Picture this. After arriving to your new job, you’re covered in sweat because you’ve no idea where to park, and you look to find your manager. You see someone approaching with a puffed out chest and a voice that carries across the room like a barking German Shepherd. After introducing yourself and asking for some guidance, you’re swiftly dismissed and told to fall in with the rest of the lemmings to figure it out. Weeks pass by and repeatedly you overhear your boss say “I did…I accomplished…I completed” without any acknowledgement to the team who completed the work. As you approach the first month, you daringly attempt to provide feedback to an off-course project and are swiftly cut off at the knees by another “loyal” team member. The “yes” team is strong and solidly provides a wall around the narcissistic boss. Finally, you reach the exhaustion point and a half year into the job, you’ve lost track of the bullying, abuse, foul language, and coercive nature of your boss. You’ve entered into the force field of a toxic leader.
1. Give Them a Chance to Change
Everyone has experienced a toxic leader, and it is not a one size fits all sort of situation. There are different solutions to navigating first steps with a manager who fits into the toxic role. Start with setting up a mirror in front of your manager to help them see their actions and reflectively describe the impacts of their actions. For instance, I used to have a boss who always used the knife hand to drive home a point and poked everyone in the chest. One day I responded with, “Hey, sir, last time I checked, I was a female. You probably shouldn’t poke me in the chest with your hand.” He was taken aback, apologized, and said, “I didn’t even think about that, I’m used to only being around men.” By informing him, his actions changed. First, give the person a chance to change their behavior through awareness.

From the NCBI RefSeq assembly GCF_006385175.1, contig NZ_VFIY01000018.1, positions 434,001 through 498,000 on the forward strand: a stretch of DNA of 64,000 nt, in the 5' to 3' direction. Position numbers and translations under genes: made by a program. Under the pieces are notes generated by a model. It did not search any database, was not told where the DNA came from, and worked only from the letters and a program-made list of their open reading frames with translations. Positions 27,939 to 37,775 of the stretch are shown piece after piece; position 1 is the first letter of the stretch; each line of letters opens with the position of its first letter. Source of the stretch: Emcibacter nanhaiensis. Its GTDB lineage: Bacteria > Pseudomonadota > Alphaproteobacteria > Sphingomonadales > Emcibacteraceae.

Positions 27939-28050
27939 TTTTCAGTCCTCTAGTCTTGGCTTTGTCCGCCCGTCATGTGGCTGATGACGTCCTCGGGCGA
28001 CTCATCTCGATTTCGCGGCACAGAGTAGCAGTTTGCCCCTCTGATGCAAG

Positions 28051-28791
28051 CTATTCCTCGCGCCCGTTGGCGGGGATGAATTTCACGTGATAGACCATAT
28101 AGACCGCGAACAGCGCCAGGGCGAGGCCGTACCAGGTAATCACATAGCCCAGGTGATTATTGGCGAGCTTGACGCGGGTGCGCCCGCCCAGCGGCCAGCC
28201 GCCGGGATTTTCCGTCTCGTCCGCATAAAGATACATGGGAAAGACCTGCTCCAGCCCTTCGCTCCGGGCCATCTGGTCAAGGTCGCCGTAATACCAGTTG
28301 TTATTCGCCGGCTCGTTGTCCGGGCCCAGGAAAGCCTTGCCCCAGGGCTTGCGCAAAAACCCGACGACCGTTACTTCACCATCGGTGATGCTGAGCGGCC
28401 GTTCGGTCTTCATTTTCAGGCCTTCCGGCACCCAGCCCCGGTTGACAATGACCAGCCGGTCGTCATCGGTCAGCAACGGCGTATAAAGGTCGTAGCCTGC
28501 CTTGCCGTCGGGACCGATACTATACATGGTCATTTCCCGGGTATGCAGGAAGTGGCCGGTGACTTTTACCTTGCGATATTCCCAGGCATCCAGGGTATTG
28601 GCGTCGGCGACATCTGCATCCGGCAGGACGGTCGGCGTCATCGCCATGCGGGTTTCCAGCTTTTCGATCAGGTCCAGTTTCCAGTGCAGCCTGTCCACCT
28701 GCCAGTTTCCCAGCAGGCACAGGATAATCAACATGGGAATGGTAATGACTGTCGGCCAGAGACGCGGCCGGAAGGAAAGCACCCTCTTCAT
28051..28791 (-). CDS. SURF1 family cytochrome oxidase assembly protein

2. Confront the problem
When malevolent leadership practices continue, more action becomes necessary. Professional Development programs exist not only to grow leaders but also to expose this fatal flaw. The 360 degree review is a great tool for feedback and allows for reflection on leadership tendencies. Anonymous surveys, like the command climate survey, is a tool used in the military to give leadership an indication of how people view the climate where they work. However conducted, most critical is that the feedback get back to the person creating the most harm. The identification of the behavior is important to root out. By confronting the problem, putting it out on the table, and behaviors can change. Unfortunately, when training does not deter toxic behaviors, action by senior leaders is required. This could come in the form of a probation or termination. This is why whistleblower protection systems exist; to protect employees who were victims of toxic leaders or witnessed destructive behavior.
3. Check Yourself Before You Wreck Yourself
There are ways to ensure that you’re not a toxic leader. Actively seek feedback. The saying “leadership by walking around,” means something. Get out of the cube, office, or wherever you work. Stop blanket zoom meetings and Microsoft teaming by talking to people one-on-one. You must know the people you manage. Also, be clear about expectations and address standards and tasks providing guidance. Ensure you publicly reward excellence, praise the entire team, and punish in private. In all ways, work to make the person better. Step towards becoming a transformational leader and you eliminate the tendency for toxicity to enter into your leadership style.
First Impressions Aren’t Everything
My initial read on a boss I thought was toxic was wrong. He ended up being a great mentor to me. He embodied the saying, “There is more power in the open hand than in the clinched fist.” I just had to ask him to stop using the knife hand.